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DGA Tells SAG, WGA 'Don't Strike'

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The president of the Directors Guild of America has shivered at the thought of a 2003 or 2004 walkout--not by directors, but by actors or writers--in her January report posted on the DGA website.

Martha Coolidge, the DGA leader, cut to the chase in the opening paragraph, where she said, "Feature film production is just now recovering from the slowdown caused by both the de facto WGA and SAG strikes of 2001 and the aftermath of 9-11. In addition, production and earnings levels are returning to where they were in 2000, and many industry forecasters believe that the upcoming year will see continued growth."

She went on to say that the DGA health plan would experience "an $8 million deficit this year and a greater deficit next year." She attributed that primarily to spiraling medical costs. She then covered other issues important to directors, including illegal editing to censor films, runaway production, media consolidation, and Internet piracy.

But by the end of her report, Coolidge returned to concern over a possible walkout this year or next:

"What we don't need is another industry slowdown or de facto strike. SAG will soon enter into its commercial negotiations, and the actors and writers could potentially begin basic agreement negotiations with the studios toward the end of next year. We express the hope that all sides of the business, studios, networks, guilds, unions and even government, will work together not only to keep us working but to help create more jobs. I can assure you that the DGA will do its part to resolve issues, anticipate disputes and keep creating more opportunities for all of us to work."

The directors represent an interesting dichotomy, seeming sometimes to be pro-union, sometimes pro-producer. In 2000, the DGA provided office space for SAG commercial-contract strikers, and even forgave the rent. That came out in a Dec. 14, 2000 letter from William Daniels, the former SAG national president, to Jack Shea, the DGA prez before Coolidge. The DGA also joined with SAG to spearhead the first major study of runaway production in the U.S., starting the ball rolling on attempts at state and federal legislation to quell runaways.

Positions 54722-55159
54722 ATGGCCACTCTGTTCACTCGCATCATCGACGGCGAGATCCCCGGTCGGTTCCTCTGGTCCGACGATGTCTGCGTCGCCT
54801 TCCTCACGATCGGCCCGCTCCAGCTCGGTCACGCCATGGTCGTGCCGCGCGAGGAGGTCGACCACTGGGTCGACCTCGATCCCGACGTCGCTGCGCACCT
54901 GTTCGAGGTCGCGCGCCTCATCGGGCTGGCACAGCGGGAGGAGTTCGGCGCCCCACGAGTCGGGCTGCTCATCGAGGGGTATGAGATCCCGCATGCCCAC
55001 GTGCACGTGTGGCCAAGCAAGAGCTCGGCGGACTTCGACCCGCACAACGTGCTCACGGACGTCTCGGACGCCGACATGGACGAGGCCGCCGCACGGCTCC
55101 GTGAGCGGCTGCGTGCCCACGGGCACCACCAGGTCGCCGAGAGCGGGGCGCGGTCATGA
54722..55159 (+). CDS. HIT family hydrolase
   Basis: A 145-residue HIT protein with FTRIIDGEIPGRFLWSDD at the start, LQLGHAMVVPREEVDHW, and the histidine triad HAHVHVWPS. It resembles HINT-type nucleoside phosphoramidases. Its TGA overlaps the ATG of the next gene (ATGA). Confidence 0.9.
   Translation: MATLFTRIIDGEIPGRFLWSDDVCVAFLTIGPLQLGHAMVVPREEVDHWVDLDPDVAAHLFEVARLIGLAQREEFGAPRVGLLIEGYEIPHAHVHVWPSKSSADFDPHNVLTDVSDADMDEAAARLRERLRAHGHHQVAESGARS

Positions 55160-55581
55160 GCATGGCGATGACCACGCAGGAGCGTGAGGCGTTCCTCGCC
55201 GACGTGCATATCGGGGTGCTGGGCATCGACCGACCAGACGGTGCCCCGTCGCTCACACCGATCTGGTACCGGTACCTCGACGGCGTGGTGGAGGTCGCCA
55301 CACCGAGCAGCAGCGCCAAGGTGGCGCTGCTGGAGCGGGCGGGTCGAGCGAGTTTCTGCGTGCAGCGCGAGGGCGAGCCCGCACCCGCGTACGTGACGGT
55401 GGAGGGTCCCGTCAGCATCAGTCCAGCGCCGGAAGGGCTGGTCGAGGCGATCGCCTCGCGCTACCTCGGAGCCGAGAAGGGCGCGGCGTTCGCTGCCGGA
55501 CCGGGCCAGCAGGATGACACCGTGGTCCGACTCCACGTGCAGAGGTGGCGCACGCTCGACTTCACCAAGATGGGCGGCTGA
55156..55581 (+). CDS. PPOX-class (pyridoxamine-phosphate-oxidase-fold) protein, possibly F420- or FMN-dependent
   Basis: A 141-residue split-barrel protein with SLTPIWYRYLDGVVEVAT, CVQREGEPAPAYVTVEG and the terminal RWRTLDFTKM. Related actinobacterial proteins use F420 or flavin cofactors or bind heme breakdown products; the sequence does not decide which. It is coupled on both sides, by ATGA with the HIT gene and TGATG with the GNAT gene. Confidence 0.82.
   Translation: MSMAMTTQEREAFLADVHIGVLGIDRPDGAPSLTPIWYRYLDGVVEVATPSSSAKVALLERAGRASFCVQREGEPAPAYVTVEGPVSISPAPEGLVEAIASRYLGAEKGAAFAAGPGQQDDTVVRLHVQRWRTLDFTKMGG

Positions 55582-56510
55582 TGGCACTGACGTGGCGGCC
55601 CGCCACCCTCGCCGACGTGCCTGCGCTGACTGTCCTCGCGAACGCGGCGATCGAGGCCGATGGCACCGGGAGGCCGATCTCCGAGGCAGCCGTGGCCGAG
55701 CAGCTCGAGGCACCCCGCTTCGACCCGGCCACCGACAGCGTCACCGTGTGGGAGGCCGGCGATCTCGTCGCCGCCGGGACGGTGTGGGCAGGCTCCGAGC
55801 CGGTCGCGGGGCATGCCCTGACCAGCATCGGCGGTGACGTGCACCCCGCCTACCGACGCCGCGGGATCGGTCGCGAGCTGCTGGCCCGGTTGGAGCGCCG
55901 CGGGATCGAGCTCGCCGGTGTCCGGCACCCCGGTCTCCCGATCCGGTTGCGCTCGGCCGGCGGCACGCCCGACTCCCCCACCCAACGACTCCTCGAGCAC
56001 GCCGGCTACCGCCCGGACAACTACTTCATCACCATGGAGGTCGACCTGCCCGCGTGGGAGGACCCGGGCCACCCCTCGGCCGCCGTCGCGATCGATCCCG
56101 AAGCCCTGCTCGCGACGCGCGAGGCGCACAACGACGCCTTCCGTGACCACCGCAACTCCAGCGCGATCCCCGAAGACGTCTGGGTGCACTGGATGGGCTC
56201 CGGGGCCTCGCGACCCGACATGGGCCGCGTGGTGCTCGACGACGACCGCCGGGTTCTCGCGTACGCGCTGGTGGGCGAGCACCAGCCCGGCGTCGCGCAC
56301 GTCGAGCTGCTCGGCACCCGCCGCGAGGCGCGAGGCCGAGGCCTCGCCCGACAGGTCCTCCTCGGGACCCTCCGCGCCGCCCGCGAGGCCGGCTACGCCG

On the other hand, as the WGA struggled through its 2001 feature-film-and-TV pact talks with the Alliance of Motion Picture and Television Producers, the DGA went to the producers to oppose the writers' attempt to altar the "film by" credit. The directors got their way. They followed that by entering early talks and easily reaching a pact with AMPTP, beginning bargaining on Nov. 26, 2001 and ending it in early December on a pact that didn't expire until the following June.

Just as the DGA's bargaining with AMPTP was premature, Coolidge's urging of no strike--and she seems to be aiming her call at SAG and WGA, despite her all-inclusive list--appears premature. Neither SAG, the writers, the ad industry, nor the producers have organized their proposals for the 2003 commercial or 2004 film-TV talks. When those proposals do come forth, and the battle lines are drawn for bargaining, the SAG and WGA leaders will probably be listening to their own members, and not the DGA.

Coolidge, in fact, didn't refer to the bitter, six-month SAG-AFTRA 2000 commercials-contract strike in her report, just as Melissa Gilbert, SAG's national president, didn't speak of it in her holiday state-of-the-union letter to her membership. But that strike is what made film and TV producers queasy, and led to their hurrying up productions to finish them before bargaining on the film-TV pact began the following year. That, as much as the sour economy and "de facto" strikes, led to the production slowdown Coolidge referred to.

It's obvious that Coolidge is working to protect her guild's turf, which is understandable. But the truth is the ad industry proved a tough bargainer in 2000, with some union leaders complaining that corporations behind the negotiations were attempting to break the unions. It took the AFL-CIO stepping in to crack management's hardened position. There's been no public sign that the ad industry's tough stance has changed. So Coolidge and other union leaders may find 2003 harder than they hope for. Which, if the spot-pact talks stall, could lead to a queasy 2004.

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